Offroading on a small scale
Seeing as how we can’t all get out on the tracks like we want to, we’ve had another great idea for some fun that can be had around home, as well as when we’re all allowed back into the great outdoors.
What we’re talking about is remote control cars. They’ve been around for as long as I can remember, and there’s been some amazing advances in technology and ability over the last 10-20 years. If you haven’t seen modern RC cars, then you really need to.
What’s so good about radio control cars?
They are just fun! Modern RC cars can reach over 60k/h – in real speed! In a 1/10th scale car that’s 600k/h, so they are insane to watch and to drive.
Another big point is that you can do pretty much anything that you want to modify your RC car (assuming that you’re not going into competitions where rules exist). Unlike anything that’s driving on the roads, the only limit is your imagination – and budget.
You’ve also got a wide range of options to suit your ability. There’s a range of choices like electric or petrol, 1/10th scale, 1/8th scale, etc. You can also custom-build your own RC car to any specifications that you want to.
One other good thing with RC cars is that when you break something parts aren’t as expensive.
You can also drive them pretty much anywhere. Well, we wouldn’t recommend running a petrol-powered car indoors, but apart from that you’re pretty much open. You can drive them at home, at your local parks, at specialist tracks, around your camps, and all over the tracks that you drive your 4WD on.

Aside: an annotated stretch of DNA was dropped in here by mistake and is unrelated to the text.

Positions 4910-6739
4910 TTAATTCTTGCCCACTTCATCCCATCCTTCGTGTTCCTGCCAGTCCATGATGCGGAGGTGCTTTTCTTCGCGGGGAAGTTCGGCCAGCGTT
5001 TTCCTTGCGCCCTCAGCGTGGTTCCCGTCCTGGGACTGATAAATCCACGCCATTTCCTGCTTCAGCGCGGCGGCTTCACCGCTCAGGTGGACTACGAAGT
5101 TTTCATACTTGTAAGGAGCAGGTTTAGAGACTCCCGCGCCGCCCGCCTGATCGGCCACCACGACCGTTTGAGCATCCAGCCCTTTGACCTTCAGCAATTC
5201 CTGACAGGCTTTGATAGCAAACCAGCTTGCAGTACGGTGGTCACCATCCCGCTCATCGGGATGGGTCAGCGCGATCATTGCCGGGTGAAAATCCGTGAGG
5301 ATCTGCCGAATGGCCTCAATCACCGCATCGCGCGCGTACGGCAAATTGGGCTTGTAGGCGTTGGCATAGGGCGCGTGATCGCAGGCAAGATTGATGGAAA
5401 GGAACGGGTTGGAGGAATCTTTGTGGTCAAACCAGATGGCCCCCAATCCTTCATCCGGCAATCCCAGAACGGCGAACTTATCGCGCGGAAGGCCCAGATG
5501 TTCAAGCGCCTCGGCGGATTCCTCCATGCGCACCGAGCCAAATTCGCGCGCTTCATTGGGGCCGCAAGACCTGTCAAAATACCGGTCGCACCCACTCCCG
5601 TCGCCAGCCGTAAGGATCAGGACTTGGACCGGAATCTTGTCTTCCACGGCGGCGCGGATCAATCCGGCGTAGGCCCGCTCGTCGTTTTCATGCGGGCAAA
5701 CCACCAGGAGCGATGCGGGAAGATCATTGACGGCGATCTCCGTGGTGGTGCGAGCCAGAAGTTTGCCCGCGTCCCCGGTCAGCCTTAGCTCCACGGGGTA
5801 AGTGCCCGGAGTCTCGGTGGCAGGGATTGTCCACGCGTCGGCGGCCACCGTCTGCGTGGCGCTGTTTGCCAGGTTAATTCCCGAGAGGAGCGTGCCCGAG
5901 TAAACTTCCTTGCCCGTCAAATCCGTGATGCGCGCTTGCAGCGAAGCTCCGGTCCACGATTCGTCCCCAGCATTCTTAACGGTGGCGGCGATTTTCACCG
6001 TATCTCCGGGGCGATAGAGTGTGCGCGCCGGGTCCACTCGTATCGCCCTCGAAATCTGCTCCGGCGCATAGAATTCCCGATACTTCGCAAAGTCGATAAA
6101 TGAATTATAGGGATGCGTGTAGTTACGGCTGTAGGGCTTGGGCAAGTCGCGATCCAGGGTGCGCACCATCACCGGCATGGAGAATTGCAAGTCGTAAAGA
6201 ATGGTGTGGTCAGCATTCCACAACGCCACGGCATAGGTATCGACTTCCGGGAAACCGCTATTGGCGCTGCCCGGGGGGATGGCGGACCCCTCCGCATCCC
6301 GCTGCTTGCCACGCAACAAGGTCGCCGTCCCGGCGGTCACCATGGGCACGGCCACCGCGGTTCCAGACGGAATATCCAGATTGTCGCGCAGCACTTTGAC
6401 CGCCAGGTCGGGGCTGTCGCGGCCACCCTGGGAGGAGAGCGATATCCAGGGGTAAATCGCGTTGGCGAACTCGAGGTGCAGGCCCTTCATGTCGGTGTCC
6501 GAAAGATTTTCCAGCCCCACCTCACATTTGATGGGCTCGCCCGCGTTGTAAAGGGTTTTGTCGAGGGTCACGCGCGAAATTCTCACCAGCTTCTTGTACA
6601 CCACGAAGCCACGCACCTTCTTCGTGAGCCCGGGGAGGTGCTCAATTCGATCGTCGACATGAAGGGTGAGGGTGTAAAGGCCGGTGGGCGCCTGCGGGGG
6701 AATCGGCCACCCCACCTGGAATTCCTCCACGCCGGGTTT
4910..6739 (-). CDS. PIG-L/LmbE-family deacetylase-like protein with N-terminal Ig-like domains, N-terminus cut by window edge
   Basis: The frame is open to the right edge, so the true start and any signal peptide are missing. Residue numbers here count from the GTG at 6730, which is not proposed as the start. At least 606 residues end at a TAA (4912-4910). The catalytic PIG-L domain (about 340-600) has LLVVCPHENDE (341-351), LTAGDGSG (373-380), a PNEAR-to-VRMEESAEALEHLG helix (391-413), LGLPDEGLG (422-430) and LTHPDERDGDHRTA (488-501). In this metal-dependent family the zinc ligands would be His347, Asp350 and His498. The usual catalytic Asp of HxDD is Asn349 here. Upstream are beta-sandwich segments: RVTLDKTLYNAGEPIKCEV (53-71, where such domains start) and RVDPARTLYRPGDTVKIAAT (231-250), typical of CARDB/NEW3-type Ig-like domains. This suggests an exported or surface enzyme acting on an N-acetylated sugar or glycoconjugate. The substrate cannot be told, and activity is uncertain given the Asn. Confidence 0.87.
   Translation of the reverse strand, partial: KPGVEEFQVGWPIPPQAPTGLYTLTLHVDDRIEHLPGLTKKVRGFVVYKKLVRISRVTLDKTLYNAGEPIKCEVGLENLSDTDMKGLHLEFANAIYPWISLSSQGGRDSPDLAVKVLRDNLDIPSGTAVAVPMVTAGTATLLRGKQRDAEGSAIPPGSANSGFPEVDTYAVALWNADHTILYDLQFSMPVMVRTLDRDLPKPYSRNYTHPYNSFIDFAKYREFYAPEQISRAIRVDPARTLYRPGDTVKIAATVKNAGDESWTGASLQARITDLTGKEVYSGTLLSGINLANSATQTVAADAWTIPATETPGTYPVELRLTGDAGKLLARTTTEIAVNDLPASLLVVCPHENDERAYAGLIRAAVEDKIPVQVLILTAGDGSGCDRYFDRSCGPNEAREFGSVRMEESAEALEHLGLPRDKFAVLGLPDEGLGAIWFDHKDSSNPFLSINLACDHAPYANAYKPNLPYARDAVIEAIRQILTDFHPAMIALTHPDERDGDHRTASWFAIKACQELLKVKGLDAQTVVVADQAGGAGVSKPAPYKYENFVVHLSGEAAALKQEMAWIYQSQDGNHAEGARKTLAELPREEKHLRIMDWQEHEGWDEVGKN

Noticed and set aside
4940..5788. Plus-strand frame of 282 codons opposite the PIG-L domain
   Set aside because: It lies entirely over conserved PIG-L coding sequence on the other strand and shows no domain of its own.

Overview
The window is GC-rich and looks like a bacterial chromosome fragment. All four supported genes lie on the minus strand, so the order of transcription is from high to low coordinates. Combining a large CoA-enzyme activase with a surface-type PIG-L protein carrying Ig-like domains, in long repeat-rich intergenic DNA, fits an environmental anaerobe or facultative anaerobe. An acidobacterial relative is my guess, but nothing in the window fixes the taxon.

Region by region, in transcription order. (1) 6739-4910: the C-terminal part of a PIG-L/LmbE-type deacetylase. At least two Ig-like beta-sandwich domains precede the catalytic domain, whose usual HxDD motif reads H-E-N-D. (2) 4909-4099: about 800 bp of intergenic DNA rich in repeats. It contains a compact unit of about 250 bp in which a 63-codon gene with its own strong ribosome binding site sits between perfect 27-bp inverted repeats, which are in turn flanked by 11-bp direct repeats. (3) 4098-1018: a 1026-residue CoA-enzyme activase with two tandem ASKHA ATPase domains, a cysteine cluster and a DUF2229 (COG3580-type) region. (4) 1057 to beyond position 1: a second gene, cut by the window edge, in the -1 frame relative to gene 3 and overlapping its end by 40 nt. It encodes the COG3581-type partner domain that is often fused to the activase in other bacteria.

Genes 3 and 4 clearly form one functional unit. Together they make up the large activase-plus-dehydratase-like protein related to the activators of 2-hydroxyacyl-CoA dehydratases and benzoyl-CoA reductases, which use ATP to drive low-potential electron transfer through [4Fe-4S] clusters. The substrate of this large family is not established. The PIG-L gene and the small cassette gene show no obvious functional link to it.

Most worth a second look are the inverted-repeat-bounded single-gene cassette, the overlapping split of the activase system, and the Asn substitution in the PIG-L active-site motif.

What’s bad about radio control cars?
The electric versions just don’t run for that long. The best that we’ve seen out of any battery-powered RC car was just shy of an hour of run time, with most being somewhere from 10 to 30 minutes.
The petrol (or gas for everyone overseas) powered versions do have longer run times, and you don’t have to wait for the battery to recharge, but they also get hot, smelly and are a while lot more noisy than their electric counterparts. Add on the extra maintenance that comes with a petrol-powered engine, and while these are a whole heap of fun, they aren’t for everyone.
What sort of RC car should I get?
This is a harder question. With the amount of different cars out there, you’re spoilt for choice. What we’ve seen are:
Copies of existing cars – like Land cruisers and more. There’s a huge range of bodies available to customise. There’s also groups that build detailed replicas of military vehicles, so if you’ve ever wanted your very own army truck, this is a cheap way to get it.
4WD racers – Really fast (and we mean really fast) cars that give maximum thrills.
Rock crawlers – Sure the rocks have to be smaller, but the cars are a lot smaller too. With the light weight of these cars they can get over just about anything.
To sum up
If you’re thinking about it, just get one. No matter what you decide on you’ll enjoy driving it.